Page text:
Many creative paths, one artistic goal: Gabri Christa dances ‘MAGDALENA’

Gabri Christa's 'MAGDALENA'. Photo by Maria Baranova.
Gabri Christa's 'MAGDALENA'. Photo by Maria Baranova.

One main way the arts differ from disciplines such as math and science is that there are many possible paths to an ultimate goal. Gabri Christa’s life and work illustrates how in the arts, many separate paths can have a successful outcome – sometimes surprisingly so. Christa came to movement through yoga, and choreographed poses together as a dance before ever taking formal dance training, for instance.

Christa is a New York City-based dance educator, performer, choreographer, filmmaker and innovator. Her upcoming work, MAGDALENA, demonstrates her expertise and interest in many of these areas. It’s a daring multi-modal work taking on big issues such as race, immigration and memory. Here, Dance Informa speaks with Christa about the work, her life in art and how dancers are wonderful, worthy just as they are.

How did you come to dance? What drew you to it?

“I have been practicing yoga since I was nine, and I started making solos from the poses. At 16, I already had a strong need to express myself. I was already writing – poetry and short stories – and dance became another way of my creative expression. I had no training beyond yoga (although I did some social dancing) and no idea what modern dance was. A professional local dancer, Dolly Bechers, who had been performing abroad, saw one of my performances and told me I should check out modern dance. When I left the island of Curaçao where I grew up and went to the Netherlands to study journalism, I took some classes, and I saw Trisha Brown and others – and that was it. It still baffles me today how I just started making dances without knowing anything about it.”

How did you come to choreography? 

“Well, the choreography was always first, and that started me actually on the road to learning technique and more. But for me, it has always been about expressing an idea in this unique, beautiful way.”

You’ve taught extensively. Some say students teach teachers as much as teachers teach their students. What’s something unique and meaningful that you’ve gained from teaching – as a performer, choreographer and perhaps even as a person?

“It is true; you learn so much from teaching. I have learned that after all this long journey, all the skills we work so hard for are not that important. When you are in the moment and just love the movement, you are beautiful just the way you are. I see that in my students when they let go of all that self-criticism. Self-acceptance goes a long way and makes learning easier, too. I learn from that so much myself as well.”

Your work, MAGDALENA, is a dance theater work, with many other supporting artistic media, as well as aesthetic factors. What intrigues you about this kind of multi-modal work?

“Everything is there to express an idea. Sometimes it is just dance, but in this case, the story is so complex it needed different ways of communicating. The idea always drives what gets used. It doesn’t start with, ‘Oh, I am going to make a dance theater or multimedia work.’ It starts with the idea.”

MAGDALENA is also a solo work. You’ve performed in several companies, in several ensemble works. Can you speak to the experiences of both – how they differ, how they align, how a skill in one complements work in another?

“Dancing with others is beautiful. I think I most enjoy performing duets, having a dialogue with a partner. It was helpful to dance in a company and see how other choreographers worked, to be ‘just’ a dancer. Personally, I love being involved in the creative process.”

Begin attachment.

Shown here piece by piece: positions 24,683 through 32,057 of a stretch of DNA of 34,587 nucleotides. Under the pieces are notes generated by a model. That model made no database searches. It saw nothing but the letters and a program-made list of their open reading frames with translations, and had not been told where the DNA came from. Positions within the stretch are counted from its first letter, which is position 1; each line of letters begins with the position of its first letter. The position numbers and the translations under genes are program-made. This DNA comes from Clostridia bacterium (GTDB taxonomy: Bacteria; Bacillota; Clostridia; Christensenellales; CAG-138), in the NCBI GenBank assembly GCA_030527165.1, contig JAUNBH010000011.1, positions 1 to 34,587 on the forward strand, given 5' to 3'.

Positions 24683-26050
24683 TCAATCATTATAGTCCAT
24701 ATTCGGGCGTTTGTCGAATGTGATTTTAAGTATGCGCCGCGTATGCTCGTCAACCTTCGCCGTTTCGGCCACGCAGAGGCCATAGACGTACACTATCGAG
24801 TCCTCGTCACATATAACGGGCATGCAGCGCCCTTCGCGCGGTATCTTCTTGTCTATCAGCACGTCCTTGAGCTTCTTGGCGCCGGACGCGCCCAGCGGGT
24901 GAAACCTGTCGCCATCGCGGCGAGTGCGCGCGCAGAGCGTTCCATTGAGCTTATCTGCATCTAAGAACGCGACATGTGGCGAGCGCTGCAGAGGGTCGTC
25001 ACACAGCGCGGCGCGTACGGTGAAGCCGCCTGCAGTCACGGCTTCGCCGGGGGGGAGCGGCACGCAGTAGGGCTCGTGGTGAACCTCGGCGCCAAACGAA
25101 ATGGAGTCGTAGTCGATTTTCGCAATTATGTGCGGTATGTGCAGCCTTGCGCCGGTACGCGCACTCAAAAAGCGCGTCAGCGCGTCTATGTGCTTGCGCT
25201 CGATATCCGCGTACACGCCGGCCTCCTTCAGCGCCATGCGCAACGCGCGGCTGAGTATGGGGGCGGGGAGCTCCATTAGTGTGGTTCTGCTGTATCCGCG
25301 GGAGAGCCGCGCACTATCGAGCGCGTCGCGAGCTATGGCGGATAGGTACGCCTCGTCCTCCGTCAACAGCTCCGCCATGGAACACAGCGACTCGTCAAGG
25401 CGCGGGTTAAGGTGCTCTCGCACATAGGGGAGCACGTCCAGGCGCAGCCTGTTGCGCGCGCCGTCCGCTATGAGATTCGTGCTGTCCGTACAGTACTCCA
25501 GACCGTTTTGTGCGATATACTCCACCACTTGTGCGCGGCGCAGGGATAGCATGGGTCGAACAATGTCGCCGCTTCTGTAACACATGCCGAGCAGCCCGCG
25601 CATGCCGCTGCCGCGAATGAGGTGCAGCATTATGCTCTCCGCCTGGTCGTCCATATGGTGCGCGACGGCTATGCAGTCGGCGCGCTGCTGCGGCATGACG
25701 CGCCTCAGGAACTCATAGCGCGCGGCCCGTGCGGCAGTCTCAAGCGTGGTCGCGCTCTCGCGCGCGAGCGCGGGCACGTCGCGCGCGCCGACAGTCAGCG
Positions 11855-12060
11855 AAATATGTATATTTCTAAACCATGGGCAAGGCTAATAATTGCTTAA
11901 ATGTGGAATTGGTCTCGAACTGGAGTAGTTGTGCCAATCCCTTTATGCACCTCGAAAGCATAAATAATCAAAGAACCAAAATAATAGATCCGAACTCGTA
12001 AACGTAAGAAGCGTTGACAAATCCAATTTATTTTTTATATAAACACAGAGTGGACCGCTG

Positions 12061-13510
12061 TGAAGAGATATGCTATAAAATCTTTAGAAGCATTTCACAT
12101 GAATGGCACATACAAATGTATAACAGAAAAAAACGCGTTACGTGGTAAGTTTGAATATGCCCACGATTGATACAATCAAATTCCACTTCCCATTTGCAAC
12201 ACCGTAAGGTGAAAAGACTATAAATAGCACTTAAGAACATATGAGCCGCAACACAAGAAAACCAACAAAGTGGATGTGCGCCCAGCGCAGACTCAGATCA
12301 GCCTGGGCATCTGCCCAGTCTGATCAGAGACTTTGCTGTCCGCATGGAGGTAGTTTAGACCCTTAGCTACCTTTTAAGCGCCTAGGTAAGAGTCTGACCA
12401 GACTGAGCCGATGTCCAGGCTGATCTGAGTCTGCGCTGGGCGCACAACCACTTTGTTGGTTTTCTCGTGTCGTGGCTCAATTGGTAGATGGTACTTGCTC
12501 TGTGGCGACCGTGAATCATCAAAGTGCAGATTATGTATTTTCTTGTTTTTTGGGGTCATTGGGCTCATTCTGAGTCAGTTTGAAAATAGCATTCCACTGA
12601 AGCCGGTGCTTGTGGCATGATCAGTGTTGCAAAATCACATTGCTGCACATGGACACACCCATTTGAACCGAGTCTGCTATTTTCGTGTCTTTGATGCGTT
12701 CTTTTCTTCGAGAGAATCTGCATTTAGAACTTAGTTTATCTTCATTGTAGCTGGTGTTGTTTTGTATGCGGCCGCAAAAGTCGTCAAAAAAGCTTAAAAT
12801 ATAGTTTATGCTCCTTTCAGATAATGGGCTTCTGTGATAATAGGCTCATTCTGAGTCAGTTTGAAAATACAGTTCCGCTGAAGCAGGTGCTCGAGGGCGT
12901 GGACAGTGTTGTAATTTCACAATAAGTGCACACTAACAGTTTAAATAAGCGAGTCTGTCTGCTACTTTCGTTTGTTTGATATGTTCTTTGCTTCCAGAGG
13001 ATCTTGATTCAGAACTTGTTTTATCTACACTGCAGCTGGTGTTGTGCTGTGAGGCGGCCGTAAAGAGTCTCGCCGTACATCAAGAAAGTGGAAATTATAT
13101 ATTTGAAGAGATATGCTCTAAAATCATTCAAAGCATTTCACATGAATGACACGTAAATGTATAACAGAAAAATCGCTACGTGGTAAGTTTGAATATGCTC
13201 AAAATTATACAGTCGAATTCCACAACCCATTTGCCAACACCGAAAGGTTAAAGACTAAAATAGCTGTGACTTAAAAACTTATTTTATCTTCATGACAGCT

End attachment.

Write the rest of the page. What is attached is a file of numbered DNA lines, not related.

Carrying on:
The work takes on many big, universal issues – race relations, immigration and memory loss in advanced age. What about dance can allow it to speak to these big issues, do you think? Does the art form have limitations in this regard?

“I use language to talk about those issues in the piece; I wouldn’t know how to dance those. But the feeling of watching a loved one lose memory can be only expressed through choreographed movement. Dance to me is still about that what I cannot express in any other way. That still keeps me in love with dance and movement.”

You’ve achieved an impressive amount in your career. Where to from here – what else would you like to conquer, to investigate, to journey through as an artist?

“Thank you! I’m interested in what I can contribute, what I can try to understand through creation, how can I in a small way – help? I am not interested in a ‘career’. That’s why nothing I do is linear. The question drives me, the need to understand keeps me learning, keeps me growing. I am curious and I love challenging myself, stepping outside of my comfort zone. That drive does help me get things done and motivates me when I am afraid of stepping right into the uncomfortable feeling. I’ll be delving into neuroscience for my Atlantic Fellowship for Equity in Brain Health. I was awarded this fellowship as a result of my work on MAGDALENA; it petrifies me and excites me at the same time that I will be among hardcore scientists. Who knows what comes out of that? How will I look at dance after that? Brain and body are so connected.

That being said, I have two ambitious feature films I really want to make. It will be an enormous effort to make that happen. Oh, and so many other ideas that keep me going – in dance and film and all in between. At the end of the day, it’s all about the humanity and making this life more bearable. We can create understanding for each other through dance, art and creation.”

Gabri Christa’s MAGDALENA will be presented at NYC’s Theaterlab on Wednesdays through Saturdays, September 12-15 and 19-22. For tickets, click here.  

By Kathryn Boland of Dance Informa.

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